It appears Jane Austen is no stranger to the film industry these days; all of her famous novels have now taken the natural transition from page to screen multiple times, with varying degrees of success. For photographer and music video director Autumn de Wilde’s first feature, Austen’s romantic comedy Emma is the blessed story at hand, as she brings together a number of British cinema favourites and combines them with some younger breakout stars of recent years. In what is unashamedly an artistic experiment carried out by a highly ambitious artist-turned-director, de Wilde has taken a real risk. Should her efforts fall short, the sound of pitchforks sharpening from Austen superfans would no doubt be heard in the streets. But worry not, book club members: armed with Eleanor Catton’s adapted screenplay, the gamble has certainly paid off.
Oozing class, style, humour and of course, a devilish portion of romance, Emma follows the antics and encounters of the “handsome, clever and rich” Emma Woodhouse (Anya Taylor-Joy), a young woman from the upper class who prides herself on her status, manner and self-professed matchmaking abilities. In reality, Emma is misguided in her instruction of friend Harriet (Mia Goth) and arrogant in her approach to those below her; however, that does not stop the area’s noblemen swooning at her feet. One who presents himself with more restraint is her neighbour George Knightley (Johnny Flynn), who despite his best efforts, finds himself constantly battling to both bridge Emma’s distance from society and cope with his solitary existence on his estate. Emma explores how these two characters go about their lives and looks deeply into how the arrival of the renowned, yet hardly ubiquitous, Frank Churchill (Callum Turner) can turn what they knew before on its head.
It would be easy to say, with a film weighing so heavily on the attitudes and performance of its leading lady, that the wonderfully talented Anya Taylor-Joy carries the film home. Without question she does, but in this case it is a collection of outstanding performances by the excellently-cast ensemble that carries the picture to the pedestal of brilliance. The collective effort of the entire cast, which includes the likes of Bill Nighy, Miranda Hart, Josh O’Connor, Gemma Whelan and Tanya Reynolds, to name a few, catapults what could be yet another feature-length version of this strangely plotless Austen classic into a fabulously wild and humorous, yet well-structured and calculated film.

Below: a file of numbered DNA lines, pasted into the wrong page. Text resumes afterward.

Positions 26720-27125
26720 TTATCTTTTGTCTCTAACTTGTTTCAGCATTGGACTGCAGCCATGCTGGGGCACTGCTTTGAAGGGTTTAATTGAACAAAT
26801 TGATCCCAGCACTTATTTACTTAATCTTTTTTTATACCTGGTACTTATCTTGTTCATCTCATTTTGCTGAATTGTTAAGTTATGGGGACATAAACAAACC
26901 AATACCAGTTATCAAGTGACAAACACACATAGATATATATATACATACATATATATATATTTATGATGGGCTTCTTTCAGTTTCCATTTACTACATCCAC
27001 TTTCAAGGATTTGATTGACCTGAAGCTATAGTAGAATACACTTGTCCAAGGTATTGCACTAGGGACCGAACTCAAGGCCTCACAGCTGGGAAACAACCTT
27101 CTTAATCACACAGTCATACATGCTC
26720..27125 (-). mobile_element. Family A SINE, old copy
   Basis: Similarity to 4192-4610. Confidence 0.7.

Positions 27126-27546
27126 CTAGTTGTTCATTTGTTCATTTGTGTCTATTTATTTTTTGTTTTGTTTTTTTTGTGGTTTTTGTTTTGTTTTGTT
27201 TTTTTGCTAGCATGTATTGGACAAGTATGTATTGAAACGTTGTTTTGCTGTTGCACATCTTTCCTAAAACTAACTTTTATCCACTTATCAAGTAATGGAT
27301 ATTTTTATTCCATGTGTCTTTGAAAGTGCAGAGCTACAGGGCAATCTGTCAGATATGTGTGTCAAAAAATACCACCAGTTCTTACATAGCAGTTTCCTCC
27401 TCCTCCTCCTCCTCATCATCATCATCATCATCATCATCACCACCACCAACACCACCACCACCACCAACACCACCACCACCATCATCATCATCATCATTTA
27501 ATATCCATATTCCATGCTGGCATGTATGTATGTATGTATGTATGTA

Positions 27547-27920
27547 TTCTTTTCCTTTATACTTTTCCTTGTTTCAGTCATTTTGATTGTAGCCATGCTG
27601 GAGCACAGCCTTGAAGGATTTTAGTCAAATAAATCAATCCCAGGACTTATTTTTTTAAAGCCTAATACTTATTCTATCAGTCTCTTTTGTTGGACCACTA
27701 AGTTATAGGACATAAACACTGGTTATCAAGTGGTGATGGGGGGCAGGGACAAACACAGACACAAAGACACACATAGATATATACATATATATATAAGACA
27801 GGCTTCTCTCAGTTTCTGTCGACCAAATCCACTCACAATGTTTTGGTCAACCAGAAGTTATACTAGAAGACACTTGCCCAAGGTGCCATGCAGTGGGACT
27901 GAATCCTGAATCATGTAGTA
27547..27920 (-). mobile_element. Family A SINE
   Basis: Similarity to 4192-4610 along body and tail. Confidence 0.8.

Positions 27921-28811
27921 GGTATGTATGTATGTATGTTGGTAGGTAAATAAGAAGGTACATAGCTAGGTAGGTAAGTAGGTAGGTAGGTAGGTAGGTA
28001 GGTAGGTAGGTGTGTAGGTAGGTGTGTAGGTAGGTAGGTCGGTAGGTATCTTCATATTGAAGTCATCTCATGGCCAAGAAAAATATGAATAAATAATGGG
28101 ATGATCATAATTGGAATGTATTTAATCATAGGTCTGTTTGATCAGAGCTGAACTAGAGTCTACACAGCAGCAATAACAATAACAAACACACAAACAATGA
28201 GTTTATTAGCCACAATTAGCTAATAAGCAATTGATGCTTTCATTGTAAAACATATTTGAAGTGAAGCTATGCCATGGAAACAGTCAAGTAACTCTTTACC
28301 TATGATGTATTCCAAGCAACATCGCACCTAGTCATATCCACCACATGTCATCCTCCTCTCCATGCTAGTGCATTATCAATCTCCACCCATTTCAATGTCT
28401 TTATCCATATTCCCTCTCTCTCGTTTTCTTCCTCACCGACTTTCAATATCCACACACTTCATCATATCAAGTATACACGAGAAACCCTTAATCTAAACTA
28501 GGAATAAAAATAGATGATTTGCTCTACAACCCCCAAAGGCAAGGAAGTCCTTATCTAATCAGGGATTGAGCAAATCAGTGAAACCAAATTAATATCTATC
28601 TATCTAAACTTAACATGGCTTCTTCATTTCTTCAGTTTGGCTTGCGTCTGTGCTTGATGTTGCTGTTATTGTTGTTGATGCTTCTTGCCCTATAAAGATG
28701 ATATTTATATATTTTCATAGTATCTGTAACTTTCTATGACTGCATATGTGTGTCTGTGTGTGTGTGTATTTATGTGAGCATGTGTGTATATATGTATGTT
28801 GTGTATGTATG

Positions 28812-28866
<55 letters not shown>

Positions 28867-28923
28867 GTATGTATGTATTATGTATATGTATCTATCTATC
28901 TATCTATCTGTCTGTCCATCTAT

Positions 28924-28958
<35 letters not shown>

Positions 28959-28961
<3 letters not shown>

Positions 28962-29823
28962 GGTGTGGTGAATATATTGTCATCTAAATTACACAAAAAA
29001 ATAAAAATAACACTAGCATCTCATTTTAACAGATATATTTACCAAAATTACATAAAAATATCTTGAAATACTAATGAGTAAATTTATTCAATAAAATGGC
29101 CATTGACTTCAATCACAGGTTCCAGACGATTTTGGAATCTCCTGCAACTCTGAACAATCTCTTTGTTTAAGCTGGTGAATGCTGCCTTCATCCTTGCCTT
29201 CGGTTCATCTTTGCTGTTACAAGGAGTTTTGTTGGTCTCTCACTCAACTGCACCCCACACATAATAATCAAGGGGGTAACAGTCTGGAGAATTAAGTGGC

The estates are grand, the conversation grander (at times), and the story itself, although one of Austen’s less convoluted, is riveting to see unfold. Sometimes simplicity is better, or so it seems in Emma’s case. It will charm viewers from all over with its wit, laughs, costumes, set design and locations, all of which scream with the very essence of a literary and quintessentially English country classic. As each season of the year rolls out like a fresh chapter, so do a new array of costumes, with a sugar-sweet pastel colour palette dressing the characters and the environments they find themselves. The lovely score, composed by Isobel Waller-Bridge, prances around like a child in a candy shop, full of joy whilst also sprinkling an element of surprise in, giving the film a Wes Anderson/Armando Iannuci unkempt feel to its presentation which is absolutely appreciated.
The film is safe in its approach to the original text, and much like in the book, the dialogue floats effortlessly from the actors’ mouths into the narrative. One curious element that proves most intriguing is de Wilde’s insistence on eyes telling a thousand words and painting a stunning painting. There is a sort of dance between the actors; the direction and the camera mould together subtly, acting as the strings that bind the spine of this lavish and charming film. One understands that this is down to the vision of de Wilde and her music video history, but one thing is for sure – it contributes very effectively to the rather wonderful final product. A debut success for the director? Yes indeed.
Emma is released nationwide on 14th February 2020.
Watch the trailer for Emma here: